At the beginning of the year, I set a goal on Goodreads to read 50 books this year. When I was working on my bachelor’s in English literature, reading 50 books in twelve months was no problem. I can remember one particular semester where I had to read 35 books for all of my classes combined. But since navigating full time employment is a new experience for me, I figured 50 would be a pretty good, low-stakes goal to set for myself. So far, I’ve read 22 of the 50 books and wanted to share a few that I particularly loved.
- Franny and Zooey by JD Salinger. JD Salinger is one of those love him or hate him authors, and personally, I love him. No one does a first person narrator quite like he does. Franny and Zooey is told using multiple perspective narration, and in typical Salinger fashion, these narrative voices are really well done and are the devices that drive the story. Franny and Zooey follows the two youngest siblings in a family of intellectual prodigies as one of them experiences a spiritual and existential crisis and the other attempts to talk to her out of it. The entire novel centers on this one plot point, but because of the distinctness of the voices, it’s a dynamic and fascinating read.
- Night Sky with Exit Wounds by Ocean Vuong. As a genre, I adore poetry, but a lot of modern print poetry really frustrates me. I know these are unpopular opinions, but I’m not a fan of poets such as Rupi Kaur or Michael Faudet. I don’t like love poems or those trendy typewritten poems you might reblog on Tumblr. What I do love are poems that are complex and beautiful and ugly and painfully real. And I think Ocean Vuong’s collection Night Sky with Exit Wounds is exactly that. This collection explores the poet’s painful early domestic life, the challenges of coming into his identity, and the wounds inflicted upon his Vietnamese heritage. These poems are the type of poems you want to read out loud so you can hear them as you see them. I loved this collection so much I read every poem twice.
- The Crown Ain’t Worth Much by Hanif Willis-Abdurraqib. Another one of my favorite modern poets is Hanif Willis-Abdurraqib who explores race in modern America through the motif of music and stories of his own life and growing up in Columbus, Ohio. In my degree, I focused on nineteenth century British literature, the canon for which is comprised mainly of wealthy white guys. The result is that, while I read an insane number of books and poems in college, the selection of authors was not incredibly diverse. Now that I have a few months when I’m not constantly reading for school, I’m trying to read more works from writers of different races, ethnicities, genders, etc. I think it’s important to do so. I believe that literature confronts us with different perspectives and experiences that we may not be privy to ourselves and that it’s important – especially now – to listen to those perspectives and experiences, because that’s how we love each other. I highly, highly, highly recommend this collection. For one thing, it’s incredible in terms of poetic merit, but also because it’s brutally honest. I can’t speak for anyone else, but I imagine it’s relatable to many people in a way that much canonized literature isn’t. And for those of us who cannot directly relate, it challenges us to listen – really listen – to a reality other than our own. I would also recommend listening to some of Willis-Abdurraqib’s performances on YouTube so you can hear his inflections and the lyricism of the poems.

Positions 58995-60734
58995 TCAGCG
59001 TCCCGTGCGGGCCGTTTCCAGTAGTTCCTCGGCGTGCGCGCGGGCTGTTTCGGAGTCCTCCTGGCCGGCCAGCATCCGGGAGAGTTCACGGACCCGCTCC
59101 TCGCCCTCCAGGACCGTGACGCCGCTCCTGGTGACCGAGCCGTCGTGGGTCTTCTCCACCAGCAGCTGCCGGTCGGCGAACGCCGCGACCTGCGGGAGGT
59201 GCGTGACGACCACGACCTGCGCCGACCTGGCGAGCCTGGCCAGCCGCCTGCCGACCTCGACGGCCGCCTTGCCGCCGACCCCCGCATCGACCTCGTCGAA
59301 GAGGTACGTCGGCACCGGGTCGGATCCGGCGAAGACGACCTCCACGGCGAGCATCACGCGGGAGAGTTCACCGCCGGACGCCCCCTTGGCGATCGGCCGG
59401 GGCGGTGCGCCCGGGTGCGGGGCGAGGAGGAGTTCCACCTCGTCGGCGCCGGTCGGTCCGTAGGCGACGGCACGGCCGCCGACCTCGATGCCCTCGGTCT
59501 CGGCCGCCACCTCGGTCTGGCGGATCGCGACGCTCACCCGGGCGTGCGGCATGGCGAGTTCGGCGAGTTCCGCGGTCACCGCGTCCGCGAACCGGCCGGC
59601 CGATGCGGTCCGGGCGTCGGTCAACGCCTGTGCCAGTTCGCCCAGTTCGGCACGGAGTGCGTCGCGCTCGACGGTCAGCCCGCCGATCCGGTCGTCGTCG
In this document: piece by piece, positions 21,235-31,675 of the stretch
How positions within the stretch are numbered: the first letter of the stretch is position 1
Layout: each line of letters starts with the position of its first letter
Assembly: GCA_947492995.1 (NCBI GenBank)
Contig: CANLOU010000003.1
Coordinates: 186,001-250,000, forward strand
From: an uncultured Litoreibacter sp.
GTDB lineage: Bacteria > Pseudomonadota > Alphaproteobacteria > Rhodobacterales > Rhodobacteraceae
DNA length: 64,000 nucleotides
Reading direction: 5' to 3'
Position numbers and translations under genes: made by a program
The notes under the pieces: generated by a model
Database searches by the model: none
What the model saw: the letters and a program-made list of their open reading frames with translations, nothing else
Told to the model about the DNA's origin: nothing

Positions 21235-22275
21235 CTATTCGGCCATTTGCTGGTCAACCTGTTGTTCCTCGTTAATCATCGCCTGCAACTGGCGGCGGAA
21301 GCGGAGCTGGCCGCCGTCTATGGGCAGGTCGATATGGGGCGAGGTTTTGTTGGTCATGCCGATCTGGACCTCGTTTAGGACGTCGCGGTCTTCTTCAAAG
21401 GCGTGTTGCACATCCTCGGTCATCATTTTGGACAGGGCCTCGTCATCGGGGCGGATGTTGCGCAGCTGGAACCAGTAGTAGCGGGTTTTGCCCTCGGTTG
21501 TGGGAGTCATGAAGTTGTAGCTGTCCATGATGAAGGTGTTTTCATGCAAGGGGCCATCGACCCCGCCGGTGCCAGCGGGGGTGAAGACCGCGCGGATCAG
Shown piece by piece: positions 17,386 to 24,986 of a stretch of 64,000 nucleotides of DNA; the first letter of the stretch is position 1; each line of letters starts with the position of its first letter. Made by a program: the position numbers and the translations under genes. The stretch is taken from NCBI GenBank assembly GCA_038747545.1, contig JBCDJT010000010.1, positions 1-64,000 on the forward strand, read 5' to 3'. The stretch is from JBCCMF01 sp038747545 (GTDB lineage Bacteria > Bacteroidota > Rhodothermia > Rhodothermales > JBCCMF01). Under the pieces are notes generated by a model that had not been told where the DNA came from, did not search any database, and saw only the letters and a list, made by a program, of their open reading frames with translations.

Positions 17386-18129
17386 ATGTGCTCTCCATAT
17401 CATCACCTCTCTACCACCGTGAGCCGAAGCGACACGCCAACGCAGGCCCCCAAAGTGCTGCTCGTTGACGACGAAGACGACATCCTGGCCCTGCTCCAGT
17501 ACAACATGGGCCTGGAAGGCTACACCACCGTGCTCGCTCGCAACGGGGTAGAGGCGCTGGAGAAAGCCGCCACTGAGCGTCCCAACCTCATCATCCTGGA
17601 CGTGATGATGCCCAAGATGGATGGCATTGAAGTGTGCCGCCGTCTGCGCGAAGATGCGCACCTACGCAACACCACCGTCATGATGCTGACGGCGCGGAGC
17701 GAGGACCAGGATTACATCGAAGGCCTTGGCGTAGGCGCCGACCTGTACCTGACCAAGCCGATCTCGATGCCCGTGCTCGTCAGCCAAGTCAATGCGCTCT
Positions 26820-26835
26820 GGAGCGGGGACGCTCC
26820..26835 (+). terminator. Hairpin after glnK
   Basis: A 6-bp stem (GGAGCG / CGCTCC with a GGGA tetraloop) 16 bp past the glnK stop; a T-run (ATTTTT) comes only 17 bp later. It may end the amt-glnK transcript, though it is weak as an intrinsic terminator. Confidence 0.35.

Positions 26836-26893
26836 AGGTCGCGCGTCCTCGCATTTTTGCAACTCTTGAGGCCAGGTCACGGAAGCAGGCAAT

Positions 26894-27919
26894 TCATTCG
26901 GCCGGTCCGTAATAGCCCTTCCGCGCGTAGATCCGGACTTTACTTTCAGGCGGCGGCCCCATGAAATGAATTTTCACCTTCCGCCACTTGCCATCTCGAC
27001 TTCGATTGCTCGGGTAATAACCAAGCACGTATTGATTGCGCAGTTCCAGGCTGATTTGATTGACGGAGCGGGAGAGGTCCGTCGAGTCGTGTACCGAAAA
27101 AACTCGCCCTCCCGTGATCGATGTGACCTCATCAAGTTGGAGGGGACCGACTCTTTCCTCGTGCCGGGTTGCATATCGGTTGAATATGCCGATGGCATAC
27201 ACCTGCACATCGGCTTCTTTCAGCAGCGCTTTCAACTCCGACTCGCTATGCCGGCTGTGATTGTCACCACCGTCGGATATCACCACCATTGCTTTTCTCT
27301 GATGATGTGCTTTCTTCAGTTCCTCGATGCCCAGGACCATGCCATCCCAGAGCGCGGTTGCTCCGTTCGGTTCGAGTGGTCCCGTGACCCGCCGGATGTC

- Swing Time by Zadie Smith. Zadie Smith is so well-known and celebrated that you likely don’t need encouragement from me to read her work. Swing Time is her latest novel and it follows a nameless narrator from childhood to adulthood, the competition between her and her childhood best friend, her employment as a personal assistant to a pop star, and her relationship with her mother. Threaded throughout the nonlinear narrative is the narrator’s evolving understanding of race, and this exploration is rooted by the motif of dance. It seems to me that several of the characters represent distinct types of people that are characterized by their responses to and opinions on race. Zadie Smith is a ridiculously intelligent human and talented writer, and this is one of those novels that stayed on my mind for a while after I read it because I was trying to work out in my mind everything that the novel was saying and doing (which is a lot).
- Here I Am by Jonathan Safran Foer. I love everything Jonathan Safran Foer writes, because all of his novels leave me with that punch-in-the-gut sad feeling. Just read Extremely Loud and Incredibly Close, and you’ll see what I mean. I picked up Here I Am on principle and was not disappointed. The book follows a Jewish family as they experience domestic tragedy and natural disaster and the narrator explores what it means to be Jewish in modern America versus Jewish in modern Israel versus Jewish in the Holocaust versus Jewish in biblical times. What really moved me about this book was how Foer explored the idea of constructed meanings and inherited narratives and how those things affect the ways in which we grieve tragedies. There’s a scene in the novel where a rabbi deconstructs the story of Moses floating down the river in a basket in order to demonstrate the effects of Jewish history upon modern Jewish identity and grief that left me literally crying at my desk at work. Overall, this book is complex and moving and definitely worth reading despite how heavy it will make your purse or backpack or whatever.